You cannot replace that with the most sophisticated home sound systems.

ELLINGHAM: How does the venue in which you are performing affect how you approach the music you are performing?

BROTT: As a conductor, I try to encourage orchestras to adapt to the venue. A “dry non-reverberative environment requires a “finishing” of every note – you have here to “create” your own reverberance as much as possible. The tempos of the pieces alter with an acoustic. For example, a very reverberant hall will encourage you to take slower tempos in order to enjoy how the hall adds to the music.

ELLINGHAM: In both music and architecture there is a relationship established between the creator and the recipient. What are the similarities and what are the differences?

BROTT: We humans react on many different levels to our environment. Creation is “godly”. Whether it is a transient creation, as in music, or a lasting structure in a building, the objective is to establish and nurture the relationship.

The transient nature of music is that the relationship is created over and over again and we constantly have the opportunity to better it. A building, like a work of plastic, graphic art or sculpture, is more lasting and we have fewer opportunities for tolerable mistakes!

ELLINGHAM: Some architects actually do play instruments. Have you encountered them – and if so, does an architectural background help or hinder them?

BROTT: All knowledge and experience in any creative and thinking field is cumulative and makes for greater understanding and depth of the human emotional and intellectual response. The wider the person’s experience in any field, the greater the impact upon a person’s primary field of endeavour.

I learned a great deal from being a part of the Jury at the OAA.  The interchange with colleagues in different fields was highly enlightening to me and made me look at both musical and concrete structures with greater sensitivity.

ELLINGHAM: I suppose there are things to be said about dissonance, consonance and rhythm. Do you want to offer any thoughts?

BROTT:  Wow, what an all-encompassing question! It’s hard to give a pithy answer. These three words – dissonance, consonance and rhythm – are the building blocks of intelligent human life.

Art in any of its forms is an expression of the synthesis of these words. Thus a building, as much as a piece of music, plays with the constructive and destructive elements these words describe. Harmony, whether in a building or a piece of music, is made up of the interplay of dissonance and resolution (consonance). Rhythm is the heartbeat of time, which accelerates, decelerates or propels the creation in time. You need the conflict of the dissonance to resolve it harmoniously. It is this process that catches our eye, that lends life and interest to the creation.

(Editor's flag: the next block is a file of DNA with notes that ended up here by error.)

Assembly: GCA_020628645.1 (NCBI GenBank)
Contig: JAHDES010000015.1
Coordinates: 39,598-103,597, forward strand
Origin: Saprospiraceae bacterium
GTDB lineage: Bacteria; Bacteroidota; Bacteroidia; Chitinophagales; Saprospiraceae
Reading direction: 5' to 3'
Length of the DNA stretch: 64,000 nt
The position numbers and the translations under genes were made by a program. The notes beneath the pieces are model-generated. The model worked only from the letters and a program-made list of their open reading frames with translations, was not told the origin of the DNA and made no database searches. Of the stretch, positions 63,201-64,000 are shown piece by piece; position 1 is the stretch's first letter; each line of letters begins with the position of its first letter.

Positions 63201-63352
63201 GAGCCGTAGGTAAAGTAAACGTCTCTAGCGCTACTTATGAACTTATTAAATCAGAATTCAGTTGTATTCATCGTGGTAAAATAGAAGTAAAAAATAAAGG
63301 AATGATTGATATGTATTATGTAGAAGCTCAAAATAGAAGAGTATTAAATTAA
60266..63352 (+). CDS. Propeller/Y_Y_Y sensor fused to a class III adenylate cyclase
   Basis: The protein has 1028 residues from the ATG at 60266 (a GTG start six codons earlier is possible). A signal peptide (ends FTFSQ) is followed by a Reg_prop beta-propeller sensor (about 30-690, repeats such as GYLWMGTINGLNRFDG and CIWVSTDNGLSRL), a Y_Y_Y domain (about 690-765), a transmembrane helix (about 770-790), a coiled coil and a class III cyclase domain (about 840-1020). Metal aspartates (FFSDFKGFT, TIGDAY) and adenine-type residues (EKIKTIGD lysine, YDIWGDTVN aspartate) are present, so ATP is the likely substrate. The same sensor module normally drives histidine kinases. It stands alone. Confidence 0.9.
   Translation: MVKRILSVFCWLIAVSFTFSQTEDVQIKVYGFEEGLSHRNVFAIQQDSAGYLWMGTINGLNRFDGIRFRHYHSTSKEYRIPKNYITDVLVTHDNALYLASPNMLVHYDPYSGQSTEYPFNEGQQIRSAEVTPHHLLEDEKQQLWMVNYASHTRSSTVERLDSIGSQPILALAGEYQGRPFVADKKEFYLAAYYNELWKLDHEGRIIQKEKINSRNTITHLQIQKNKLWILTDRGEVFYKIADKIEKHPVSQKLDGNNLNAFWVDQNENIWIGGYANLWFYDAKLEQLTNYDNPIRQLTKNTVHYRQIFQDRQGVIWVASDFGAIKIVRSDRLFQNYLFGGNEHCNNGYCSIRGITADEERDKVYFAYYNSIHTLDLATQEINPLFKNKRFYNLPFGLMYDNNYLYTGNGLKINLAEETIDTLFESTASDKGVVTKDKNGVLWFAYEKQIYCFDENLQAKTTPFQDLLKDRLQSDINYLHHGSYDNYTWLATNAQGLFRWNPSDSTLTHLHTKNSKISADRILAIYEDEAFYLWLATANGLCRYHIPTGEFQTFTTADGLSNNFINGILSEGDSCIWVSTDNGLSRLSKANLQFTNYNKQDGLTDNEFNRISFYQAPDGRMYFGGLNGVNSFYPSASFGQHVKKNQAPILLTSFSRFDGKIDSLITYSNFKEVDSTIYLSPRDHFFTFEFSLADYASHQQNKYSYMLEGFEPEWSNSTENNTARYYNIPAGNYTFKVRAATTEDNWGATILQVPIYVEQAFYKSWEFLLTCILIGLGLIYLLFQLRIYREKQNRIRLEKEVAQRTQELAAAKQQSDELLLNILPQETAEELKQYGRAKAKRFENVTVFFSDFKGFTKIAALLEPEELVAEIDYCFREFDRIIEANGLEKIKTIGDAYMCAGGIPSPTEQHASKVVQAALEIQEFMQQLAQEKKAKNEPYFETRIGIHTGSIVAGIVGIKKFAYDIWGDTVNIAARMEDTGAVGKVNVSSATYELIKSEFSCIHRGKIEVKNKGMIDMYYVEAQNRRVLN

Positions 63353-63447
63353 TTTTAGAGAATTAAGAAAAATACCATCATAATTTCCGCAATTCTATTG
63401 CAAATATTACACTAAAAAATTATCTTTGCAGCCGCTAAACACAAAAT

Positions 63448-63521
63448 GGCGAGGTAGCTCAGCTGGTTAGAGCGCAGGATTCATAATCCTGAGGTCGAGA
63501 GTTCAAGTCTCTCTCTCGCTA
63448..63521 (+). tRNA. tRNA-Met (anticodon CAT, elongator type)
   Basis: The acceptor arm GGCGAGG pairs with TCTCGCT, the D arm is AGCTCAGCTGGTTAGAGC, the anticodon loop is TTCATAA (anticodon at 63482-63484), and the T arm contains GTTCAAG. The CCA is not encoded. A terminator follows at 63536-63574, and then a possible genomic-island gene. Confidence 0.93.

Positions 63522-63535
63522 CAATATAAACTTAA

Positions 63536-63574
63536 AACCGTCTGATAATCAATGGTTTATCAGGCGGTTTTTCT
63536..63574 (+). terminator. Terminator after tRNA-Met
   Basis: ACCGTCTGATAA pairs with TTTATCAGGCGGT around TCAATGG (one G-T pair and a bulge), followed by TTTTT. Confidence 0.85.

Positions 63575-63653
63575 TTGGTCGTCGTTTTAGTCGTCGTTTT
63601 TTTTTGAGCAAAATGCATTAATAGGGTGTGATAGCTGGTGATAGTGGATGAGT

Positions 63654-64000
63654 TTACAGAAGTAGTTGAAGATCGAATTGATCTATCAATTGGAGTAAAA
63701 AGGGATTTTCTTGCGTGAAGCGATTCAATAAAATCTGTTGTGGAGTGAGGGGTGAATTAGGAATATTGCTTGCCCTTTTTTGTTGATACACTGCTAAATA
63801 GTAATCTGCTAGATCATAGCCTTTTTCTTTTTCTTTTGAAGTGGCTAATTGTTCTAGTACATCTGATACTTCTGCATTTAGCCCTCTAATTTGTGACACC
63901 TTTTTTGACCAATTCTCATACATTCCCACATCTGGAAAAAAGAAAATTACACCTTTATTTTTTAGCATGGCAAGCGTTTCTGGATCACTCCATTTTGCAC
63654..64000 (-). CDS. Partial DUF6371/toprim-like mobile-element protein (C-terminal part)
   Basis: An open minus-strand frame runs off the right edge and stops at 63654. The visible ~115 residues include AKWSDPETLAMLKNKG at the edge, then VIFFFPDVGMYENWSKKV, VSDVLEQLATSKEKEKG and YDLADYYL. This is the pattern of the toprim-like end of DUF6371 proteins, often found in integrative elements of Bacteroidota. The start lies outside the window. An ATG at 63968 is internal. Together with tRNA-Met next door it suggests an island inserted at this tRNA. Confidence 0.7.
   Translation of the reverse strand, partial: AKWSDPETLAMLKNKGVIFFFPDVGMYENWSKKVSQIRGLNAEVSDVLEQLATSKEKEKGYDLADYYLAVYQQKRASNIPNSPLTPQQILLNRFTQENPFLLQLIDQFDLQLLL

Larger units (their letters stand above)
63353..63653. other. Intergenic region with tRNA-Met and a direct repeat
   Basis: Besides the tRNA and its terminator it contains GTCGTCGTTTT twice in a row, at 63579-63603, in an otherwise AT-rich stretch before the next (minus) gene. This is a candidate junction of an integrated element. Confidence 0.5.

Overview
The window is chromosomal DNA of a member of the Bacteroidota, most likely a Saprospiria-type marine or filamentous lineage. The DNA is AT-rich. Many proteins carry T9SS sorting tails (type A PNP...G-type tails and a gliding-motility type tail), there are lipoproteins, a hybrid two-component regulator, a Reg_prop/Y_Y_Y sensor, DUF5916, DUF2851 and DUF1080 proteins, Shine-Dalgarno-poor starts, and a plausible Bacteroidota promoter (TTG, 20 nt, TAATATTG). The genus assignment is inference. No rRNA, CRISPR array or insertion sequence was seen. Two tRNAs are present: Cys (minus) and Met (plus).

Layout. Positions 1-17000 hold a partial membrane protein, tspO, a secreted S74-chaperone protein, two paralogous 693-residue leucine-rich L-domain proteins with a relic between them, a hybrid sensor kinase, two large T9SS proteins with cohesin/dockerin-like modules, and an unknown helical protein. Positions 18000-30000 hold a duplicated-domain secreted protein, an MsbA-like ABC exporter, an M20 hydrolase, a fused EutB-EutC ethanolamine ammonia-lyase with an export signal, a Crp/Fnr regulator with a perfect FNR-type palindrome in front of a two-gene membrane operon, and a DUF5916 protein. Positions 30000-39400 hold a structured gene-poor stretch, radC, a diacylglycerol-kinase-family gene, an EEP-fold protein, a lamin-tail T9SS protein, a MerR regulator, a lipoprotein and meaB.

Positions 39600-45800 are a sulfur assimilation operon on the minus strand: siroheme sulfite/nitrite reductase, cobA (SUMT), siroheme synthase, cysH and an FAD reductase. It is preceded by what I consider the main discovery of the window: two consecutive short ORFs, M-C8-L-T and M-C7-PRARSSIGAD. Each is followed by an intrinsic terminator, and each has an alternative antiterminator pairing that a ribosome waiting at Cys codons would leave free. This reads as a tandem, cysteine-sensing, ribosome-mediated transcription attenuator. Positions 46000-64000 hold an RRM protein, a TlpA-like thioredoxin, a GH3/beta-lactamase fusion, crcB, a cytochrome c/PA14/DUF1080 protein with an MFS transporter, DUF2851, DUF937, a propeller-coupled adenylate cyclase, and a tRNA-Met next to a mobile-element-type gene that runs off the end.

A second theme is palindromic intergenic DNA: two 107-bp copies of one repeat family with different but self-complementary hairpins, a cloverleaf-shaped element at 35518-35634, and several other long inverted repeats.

When we assess a composition, a performance or a building, we are allowing the interplay of these three elements to react with our conscious and subconscious. The addition of our prejudices and experiences and the extent we allow ourselves to venture into “new” and “uncharted” intellectual waters all meld together in an “assessment”. But the fulcrum is constantly changing so what we thought of as “revolutionary” over time loses its bite and can become trite or usual and therefore not particularly interesting.

One thing is certain: we need to encourage the freedom to express ourselves without reservation. Only time can dictate whether what we are creating is of any lasting value.

ELLINGHAM: Is there anything you would like to say about the jury process? Should more musicians be included on the juries? What would that result in?

BROTT:  I don’t like competitions wherein first and second prizes are awarded. They can easily damage to confidence of a sensitive person. I prefer a system in which juries of peers can express delight and single out a variety of different creations and provide further opportunity. I was honoured to be part of the OAA jury and would be pleased to serve again.

  Boris Brott was killed by a hit-and-run driver on April 5, 2022, in Hamilton.

  Ian Ellingham was Chairman of the OAA Perspectives Editorial Committee and a part-time clarinettist